January 23, 2013
A new national report shows graduation rates have nudged up slowly to their highest level in nearly four decades. While there are caveats in comparing the data, Luzerne County schools generally have been outpacing national and state success.
The study by the National Center for Education Statistics estimated that 78.2 percent of students nationwide graduated within four years of entering ninth grade based on 2009-10 data. NCES data typically is at least two years old.
The rate varied from a low of 57.8 percent in Nevada to 91.4 percent in Vermont. The rates were lower for blacks and Hispanics, 66.1 percent and 71.4 percent, respectively.
In Pennsylvania, the overall rate was 84.1 percent. The rate for blacks was 68.3 percent and for Hispanics it was 70.4 percent.
The report doesn't give district-level data. A look at the latest data – 2011-12 – from the state Department of Education, however, suggests Luzerne County districts generally are above the state and national norms.
Be cautious, however, if comparing the state and national data: While national data is derived from reports provided by the states, for years, the federal government calculated graduation rates differently than many states. All 50 states have agreed to start using the federal method this year, and Pennsylvania already has implemented the new system.
That data show a state average of 83 percent overall graduation rate, with a 65 percent rate for both blacks and Hispanics. Only Hazleton Area falls below the overall mark at 81 percent, and it exceeds the state Hispanic average with a 71 percent rate. The district is below the state average with a black graduation rate of 64 percent.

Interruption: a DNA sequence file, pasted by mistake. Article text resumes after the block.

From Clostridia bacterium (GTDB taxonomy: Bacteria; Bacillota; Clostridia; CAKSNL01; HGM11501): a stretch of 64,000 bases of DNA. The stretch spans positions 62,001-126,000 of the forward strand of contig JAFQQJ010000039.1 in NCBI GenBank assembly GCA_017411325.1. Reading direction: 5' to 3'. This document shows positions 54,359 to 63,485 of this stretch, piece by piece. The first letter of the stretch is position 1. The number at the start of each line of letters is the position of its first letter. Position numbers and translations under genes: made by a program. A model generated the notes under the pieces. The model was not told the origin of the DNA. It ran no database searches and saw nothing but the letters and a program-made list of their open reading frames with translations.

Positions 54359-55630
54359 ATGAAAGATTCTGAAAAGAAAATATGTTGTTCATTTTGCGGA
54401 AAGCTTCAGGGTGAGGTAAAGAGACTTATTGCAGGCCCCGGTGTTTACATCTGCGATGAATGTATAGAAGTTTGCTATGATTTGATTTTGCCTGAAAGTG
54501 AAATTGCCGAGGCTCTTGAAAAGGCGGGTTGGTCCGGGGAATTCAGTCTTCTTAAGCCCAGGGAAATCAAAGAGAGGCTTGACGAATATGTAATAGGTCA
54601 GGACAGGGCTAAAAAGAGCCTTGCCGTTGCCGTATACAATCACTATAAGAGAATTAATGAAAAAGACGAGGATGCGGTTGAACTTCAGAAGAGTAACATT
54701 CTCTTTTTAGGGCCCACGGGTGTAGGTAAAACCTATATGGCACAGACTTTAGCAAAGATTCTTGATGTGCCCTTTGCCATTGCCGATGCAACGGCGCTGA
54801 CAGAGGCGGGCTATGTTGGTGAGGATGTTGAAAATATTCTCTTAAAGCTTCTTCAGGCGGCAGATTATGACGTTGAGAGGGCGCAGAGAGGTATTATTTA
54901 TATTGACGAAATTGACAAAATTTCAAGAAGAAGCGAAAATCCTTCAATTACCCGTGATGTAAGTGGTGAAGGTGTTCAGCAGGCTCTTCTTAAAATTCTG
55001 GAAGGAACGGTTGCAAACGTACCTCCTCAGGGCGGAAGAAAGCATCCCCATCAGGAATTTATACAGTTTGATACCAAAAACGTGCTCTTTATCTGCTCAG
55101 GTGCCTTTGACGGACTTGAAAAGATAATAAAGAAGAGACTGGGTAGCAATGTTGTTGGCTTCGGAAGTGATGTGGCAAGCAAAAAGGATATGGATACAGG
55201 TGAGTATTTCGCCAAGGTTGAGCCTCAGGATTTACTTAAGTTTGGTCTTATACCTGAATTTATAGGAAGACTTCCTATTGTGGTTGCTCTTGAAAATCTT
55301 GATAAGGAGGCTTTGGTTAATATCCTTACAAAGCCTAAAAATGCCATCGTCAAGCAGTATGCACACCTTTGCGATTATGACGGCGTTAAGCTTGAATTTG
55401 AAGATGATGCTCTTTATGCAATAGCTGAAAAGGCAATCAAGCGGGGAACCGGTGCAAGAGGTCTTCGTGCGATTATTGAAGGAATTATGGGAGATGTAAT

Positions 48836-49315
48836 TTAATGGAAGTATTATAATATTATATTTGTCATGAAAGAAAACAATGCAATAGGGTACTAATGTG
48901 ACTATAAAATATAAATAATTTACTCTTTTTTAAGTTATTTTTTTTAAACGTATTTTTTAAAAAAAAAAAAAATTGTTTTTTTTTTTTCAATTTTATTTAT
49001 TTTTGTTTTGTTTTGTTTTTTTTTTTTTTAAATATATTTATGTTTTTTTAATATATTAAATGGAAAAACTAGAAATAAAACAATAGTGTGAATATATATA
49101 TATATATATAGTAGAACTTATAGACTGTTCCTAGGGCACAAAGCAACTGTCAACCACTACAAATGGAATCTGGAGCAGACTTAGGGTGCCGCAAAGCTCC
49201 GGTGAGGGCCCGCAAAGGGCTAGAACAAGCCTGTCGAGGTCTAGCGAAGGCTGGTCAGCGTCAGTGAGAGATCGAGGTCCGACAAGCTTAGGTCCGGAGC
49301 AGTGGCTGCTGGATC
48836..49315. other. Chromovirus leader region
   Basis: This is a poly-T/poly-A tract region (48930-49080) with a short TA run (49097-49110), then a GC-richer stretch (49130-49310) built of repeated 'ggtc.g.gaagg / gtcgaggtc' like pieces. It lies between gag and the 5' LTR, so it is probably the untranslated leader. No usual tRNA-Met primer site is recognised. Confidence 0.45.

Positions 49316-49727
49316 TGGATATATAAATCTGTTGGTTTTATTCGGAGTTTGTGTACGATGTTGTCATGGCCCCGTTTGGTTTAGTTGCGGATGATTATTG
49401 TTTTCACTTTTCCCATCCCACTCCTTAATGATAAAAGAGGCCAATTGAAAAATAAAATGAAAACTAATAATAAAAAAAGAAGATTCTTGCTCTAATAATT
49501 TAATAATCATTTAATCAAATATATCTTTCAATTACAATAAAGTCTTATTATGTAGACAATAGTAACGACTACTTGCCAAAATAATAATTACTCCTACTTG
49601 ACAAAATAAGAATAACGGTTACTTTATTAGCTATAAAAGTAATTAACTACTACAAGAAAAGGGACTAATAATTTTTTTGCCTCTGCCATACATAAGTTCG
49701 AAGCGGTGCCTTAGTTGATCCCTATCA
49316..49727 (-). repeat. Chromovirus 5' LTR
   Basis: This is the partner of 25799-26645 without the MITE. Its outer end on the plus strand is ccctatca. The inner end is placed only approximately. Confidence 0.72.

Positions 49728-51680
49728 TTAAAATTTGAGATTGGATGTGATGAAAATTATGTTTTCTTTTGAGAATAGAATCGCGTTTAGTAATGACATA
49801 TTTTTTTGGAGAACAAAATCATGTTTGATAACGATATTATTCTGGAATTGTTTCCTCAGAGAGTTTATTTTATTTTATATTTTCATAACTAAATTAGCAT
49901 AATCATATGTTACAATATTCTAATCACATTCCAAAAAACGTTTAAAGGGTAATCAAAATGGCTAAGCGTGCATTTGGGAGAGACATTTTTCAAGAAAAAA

The state does not release minority graduation rates in districts where the number of students in a minority is 10 or fewer. Only two other districts have enrollments meeting that benchmark: Wilkes-Barre Area and Wyoming Valley West, and both have graduation rates above 80 percent for blacks and Hispanics.
Other findings in the national report:
• Asian/Pacific Islander students had the highest graduation rate at 93.5 percent.
• Graduation rates increased for 38 states from 2008-09 to 2009-10.
• The national dropout rate increases as grade level increases. Ninth grade had the lowest rate at 2.6 percent while grade 12 had a rate of 5.1 percent.